• Clifford, James. 1988. The predicament of culture. Cambridge, MA: Harvard Univ. Press.

    DOI: 10.2307/j.ctvjf9x0h

    This collection of essays played a pivotal (and controversial) role in establishing “the postmodern” in anthropology. For Clifford, this meant reflecting on anthropology’s under-appreciated affinities with surrealism, literature, and painting.

  • Frazer, James George. 1890. The golden bough. London: Macmillan

    Frazer’s kaleidoscope of vaguely documented rituals and artifacts was an inspiration to 20th-century surrealists, but there are a surprising number of games in the work which are used to illustrate magic and religion.

  • Games and Culture.

    An interdisciplinary journal of game studies, the journal contextualizes games in political economy and identity.

  • Games Studies.

    An open-access, interdisciplinary journal covering all elements of games and game culture, Games Studies covers a robust, cultural studies of games.

  • Powdermake, Hortense. 1950. Hollywood, the dream factory. Hollywood, CA: Little, Brown.

    Powdermaker’s study of film production in Hollywood was a landmark in both what was to be called “production studies” in cultural studies as well as in “repatriating” anthropology.

  • Stocking, George. 1992. The ethnographer’s magic and other essays in the history of anthropology. Madison: Univ. of Wisconsin Press.

    As the pre-eminent historian of anthropology, George Stocking’s essays develop an understanding of developments in anthropological methods and theories. He also gestures to various untapped potentials in anthropological history that inform our understanding of new possibilities today.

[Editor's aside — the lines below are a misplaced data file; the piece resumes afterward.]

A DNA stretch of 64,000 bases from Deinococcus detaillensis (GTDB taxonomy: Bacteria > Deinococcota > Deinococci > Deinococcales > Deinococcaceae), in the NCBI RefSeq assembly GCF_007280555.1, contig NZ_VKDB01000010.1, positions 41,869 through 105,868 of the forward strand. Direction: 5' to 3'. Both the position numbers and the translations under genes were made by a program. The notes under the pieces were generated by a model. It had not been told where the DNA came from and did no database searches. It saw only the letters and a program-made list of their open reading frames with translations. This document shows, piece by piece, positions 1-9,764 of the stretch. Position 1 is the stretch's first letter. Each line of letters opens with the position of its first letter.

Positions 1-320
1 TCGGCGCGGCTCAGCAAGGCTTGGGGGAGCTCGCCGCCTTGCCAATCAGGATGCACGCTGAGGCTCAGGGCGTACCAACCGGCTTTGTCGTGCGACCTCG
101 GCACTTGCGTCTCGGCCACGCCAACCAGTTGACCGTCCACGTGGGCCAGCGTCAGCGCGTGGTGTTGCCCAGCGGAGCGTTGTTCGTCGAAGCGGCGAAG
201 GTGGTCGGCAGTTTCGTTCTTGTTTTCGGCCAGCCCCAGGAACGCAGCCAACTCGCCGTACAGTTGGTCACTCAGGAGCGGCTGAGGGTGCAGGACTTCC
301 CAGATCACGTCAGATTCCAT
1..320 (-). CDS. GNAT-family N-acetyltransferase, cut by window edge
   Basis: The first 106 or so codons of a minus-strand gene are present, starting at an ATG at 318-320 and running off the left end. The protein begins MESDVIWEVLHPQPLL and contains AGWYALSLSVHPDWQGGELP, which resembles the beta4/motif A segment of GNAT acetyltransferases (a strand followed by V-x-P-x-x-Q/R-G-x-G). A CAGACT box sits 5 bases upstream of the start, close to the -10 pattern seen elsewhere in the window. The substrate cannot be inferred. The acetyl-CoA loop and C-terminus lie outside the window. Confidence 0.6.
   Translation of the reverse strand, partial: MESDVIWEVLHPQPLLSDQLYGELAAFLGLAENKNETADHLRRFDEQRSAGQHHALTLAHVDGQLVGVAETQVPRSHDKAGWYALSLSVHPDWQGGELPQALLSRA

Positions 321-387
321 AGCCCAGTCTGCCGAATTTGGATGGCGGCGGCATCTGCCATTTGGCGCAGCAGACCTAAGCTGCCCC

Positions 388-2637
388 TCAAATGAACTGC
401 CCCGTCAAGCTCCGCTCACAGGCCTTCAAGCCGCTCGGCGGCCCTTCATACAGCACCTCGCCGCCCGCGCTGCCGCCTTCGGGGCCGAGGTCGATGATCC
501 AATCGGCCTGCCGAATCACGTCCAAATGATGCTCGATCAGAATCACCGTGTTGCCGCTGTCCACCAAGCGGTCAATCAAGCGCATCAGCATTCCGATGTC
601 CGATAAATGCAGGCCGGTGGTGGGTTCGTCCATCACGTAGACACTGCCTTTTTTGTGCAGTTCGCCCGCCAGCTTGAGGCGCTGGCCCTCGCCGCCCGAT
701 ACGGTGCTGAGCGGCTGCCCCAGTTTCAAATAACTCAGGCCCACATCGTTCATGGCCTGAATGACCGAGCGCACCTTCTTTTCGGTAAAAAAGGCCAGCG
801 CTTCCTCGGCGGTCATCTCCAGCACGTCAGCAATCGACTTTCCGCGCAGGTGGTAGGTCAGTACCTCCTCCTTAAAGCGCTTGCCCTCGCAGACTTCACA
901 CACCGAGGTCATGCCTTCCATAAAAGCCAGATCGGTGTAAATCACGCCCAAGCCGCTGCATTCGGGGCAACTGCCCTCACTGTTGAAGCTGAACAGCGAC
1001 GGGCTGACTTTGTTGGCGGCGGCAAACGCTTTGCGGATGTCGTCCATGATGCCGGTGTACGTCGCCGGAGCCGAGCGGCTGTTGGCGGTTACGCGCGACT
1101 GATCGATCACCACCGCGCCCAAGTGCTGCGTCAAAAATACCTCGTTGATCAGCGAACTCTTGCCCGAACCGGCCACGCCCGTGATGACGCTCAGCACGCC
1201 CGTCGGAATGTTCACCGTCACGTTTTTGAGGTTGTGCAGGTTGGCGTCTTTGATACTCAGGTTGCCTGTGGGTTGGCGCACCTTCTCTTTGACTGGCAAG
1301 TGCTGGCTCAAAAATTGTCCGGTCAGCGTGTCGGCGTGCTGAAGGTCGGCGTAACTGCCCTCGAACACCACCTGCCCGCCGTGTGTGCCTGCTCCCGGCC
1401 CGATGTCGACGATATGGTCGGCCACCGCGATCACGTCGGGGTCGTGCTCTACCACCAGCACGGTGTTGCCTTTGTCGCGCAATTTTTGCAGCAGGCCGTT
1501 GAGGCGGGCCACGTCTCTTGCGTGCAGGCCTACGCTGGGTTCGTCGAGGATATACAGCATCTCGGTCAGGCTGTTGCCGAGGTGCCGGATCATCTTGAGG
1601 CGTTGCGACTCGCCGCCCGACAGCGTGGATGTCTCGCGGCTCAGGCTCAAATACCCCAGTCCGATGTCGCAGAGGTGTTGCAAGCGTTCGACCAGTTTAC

• Stoller, Paul. 2018. Adventures in blogging. Buffalo, NY: Univ. of Toronto Press.

    This book is an anthology of blog posts Stoller wrote for the Huffington Post, from 2011 to the Trump era. It’s a great introduction to this variant of public anthropology and testament to Stoller’s capacity to engage a general audience about anthropological issues.

  • Sullivan, Gerald. 1999. Margaret Mead, Gregory Bateson, and highland Bali. Chicago: Univ. of Chicago Press.

    Sullivan analyzes the huge photographic archive amassed by the two anthropologists during their joint fieldwork in Bali.

  • Tylor, Edward Burnett. 1871. Primitive culture. Vols. 1–2. London: John Murray.

    Tylor’s broadly comparative ethnology is rejected today as a relic of anthropology’s colonial past, but anthropologists (however critically) still engage his thoughts on animism and magic.